Newborns, especially those who are not breastfed and are particularly vulnerable to developing allergies, are often prescribed hypoallergenic milk formulas.
However, according to a French study published in the journal Pediatric Allergy and Immunology, the effectiveness of these formulas is yet to be proven.
The study by the French Institut National de la Recherche Agronomique (National Institute of Agricultural Research) and the Institut National de la Santé et de la Recherche Médicale (National Institute of Health and Medical Research), drew upon data from the nation-wide ELFE epidemiology study, the first in France to study children from birth to adulthood.
Hypoallergenic formula is commonly recommended on a prophylactic basis to newborns with at least one parent or sibling with a history of allergies.
These products are based on cow milk and hydrolysed into small parts to counter the potentially allergenic effects of dairy.
The researchers noted in a press release (in French) that very little data is available on the influence of these formulas on the prevention of allergies in practical conditions and paediatric associations in some countries have recently withdrawn their recommendations with regards to the formulas.
To determine in what measure the formulas are able to protect an infant, the teams of scientists studied 15,000 children from the ELFE study over the course of two years following their birth, to investigate possible links with the most common allergic afflictions such as eczema, wheezing, asthma and food allergies.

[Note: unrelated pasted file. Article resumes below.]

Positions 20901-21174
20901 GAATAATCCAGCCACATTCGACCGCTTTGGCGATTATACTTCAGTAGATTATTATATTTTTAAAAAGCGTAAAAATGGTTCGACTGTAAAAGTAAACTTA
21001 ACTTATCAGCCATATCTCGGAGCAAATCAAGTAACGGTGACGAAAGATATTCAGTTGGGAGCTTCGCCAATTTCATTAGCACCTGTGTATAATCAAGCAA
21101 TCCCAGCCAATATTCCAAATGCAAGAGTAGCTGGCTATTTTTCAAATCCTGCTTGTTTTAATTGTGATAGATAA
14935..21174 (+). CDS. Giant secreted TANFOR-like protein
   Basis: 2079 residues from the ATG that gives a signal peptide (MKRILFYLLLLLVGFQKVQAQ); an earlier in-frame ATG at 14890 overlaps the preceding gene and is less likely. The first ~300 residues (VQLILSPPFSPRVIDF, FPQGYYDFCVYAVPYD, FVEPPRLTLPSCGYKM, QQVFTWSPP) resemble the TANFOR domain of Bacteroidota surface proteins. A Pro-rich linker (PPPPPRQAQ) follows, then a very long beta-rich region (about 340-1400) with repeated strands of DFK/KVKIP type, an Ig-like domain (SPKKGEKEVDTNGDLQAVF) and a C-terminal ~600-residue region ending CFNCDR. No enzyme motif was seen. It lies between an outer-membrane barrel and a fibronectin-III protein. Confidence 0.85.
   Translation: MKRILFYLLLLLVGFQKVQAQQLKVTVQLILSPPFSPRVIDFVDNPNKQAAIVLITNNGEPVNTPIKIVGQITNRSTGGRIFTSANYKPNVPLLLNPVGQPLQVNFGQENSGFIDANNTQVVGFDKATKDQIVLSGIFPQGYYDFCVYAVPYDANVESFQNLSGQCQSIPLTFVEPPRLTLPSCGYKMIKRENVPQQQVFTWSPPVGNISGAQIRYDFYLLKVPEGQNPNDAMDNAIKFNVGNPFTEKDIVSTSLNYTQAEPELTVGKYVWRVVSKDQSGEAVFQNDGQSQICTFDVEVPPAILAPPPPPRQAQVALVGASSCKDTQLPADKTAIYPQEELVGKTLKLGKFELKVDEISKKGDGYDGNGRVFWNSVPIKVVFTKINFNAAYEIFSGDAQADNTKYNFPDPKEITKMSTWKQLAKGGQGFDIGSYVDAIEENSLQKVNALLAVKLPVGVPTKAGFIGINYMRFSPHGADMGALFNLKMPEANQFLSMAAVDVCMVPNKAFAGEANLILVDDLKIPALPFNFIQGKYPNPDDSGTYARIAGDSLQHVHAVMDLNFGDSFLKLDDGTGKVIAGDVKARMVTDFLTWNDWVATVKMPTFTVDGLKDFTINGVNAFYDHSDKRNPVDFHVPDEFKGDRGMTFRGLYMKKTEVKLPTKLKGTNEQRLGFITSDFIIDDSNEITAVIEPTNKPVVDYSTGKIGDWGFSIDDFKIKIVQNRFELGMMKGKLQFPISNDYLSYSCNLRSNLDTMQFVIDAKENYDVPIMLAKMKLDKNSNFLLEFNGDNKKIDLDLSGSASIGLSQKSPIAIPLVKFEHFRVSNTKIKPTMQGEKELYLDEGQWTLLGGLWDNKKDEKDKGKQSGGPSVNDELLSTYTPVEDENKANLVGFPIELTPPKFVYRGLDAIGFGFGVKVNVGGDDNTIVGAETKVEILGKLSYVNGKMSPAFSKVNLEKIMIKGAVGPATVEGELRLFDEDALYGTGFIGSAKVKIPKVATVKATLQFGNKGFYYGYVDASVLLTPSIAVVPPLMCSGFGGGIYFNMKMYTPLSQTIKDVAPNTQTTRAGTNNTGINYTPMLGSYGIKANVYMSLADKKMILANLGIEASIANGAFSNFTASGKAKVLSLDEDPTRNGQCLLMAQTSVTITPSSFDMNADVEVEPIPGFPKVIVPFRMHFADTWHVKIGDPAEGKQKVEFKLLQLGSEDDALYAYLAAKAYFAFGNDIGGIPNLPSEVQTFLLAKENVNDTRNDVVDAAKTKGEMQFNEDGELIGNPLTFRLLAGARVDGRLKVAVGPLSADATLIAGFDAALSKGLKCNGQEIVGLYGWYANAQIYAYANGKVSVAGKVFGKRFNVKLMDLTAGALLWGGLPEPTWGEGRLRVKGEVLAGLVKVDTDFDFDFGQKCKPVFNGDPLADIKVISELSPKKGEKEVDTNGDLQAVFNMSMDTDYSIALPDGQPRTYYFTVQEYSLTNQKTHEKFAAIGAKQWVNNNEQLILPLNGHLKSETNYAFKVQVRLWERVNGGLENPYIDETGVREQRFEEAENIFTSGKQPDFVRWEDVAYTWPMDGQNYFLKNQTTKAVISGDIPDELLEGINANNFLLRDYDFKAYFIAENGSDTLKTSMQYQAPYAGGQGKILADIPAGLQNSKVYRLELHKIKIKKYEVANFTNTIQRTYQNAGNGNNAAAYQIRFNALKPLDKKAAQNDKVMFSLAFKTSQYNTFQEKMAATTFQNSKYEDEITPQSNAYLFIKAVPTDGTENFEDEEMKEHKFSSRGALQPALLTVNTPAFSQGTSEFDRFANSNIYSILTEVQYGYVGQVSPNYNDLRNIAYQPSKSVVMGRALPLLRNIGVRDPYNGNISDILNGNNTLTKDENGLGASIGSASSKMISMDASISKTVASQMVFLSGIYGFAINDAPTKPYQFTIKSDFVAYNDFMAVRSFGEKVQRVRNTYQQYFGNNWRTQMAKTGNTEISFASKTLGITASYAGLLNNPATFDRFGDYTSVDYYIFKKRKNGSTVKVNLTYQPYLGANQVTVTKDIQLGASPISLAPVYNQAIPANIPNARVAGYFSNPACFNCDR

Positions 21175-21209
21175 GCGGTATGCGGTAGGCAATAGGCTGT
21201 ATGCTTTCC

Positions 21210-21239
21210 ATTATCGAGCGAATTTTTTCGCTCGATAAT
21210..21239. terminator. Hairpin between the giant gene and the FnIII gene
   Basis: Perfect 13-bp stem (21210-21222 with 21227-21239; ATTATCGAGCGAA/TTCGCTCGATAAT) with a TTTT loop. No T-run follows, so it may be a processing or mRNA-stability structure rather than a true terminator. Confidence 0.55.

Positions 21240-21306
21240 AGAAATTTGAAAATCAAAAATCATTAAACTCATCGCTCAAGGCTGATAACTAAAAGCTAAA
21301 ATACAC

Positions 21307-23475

According to the researchers, these products did not demonstrate a greater efficacy in the reduction of allergies, in comparison to traditional formula.
In fact, the use of hypoallergenic formula in two-month-old children showing no signs of allergies at the time was associated, in the following years, with a higher risk of wheezing and food allergies.
The study’s authors underscore the need for further research.
These efforts should be supported by a new European regulation, to come into effect in 2021, which will require manufacturers to carry out clinical studies before being allowed to promote the allergy prevention effects of their products. – AFP Relaxnews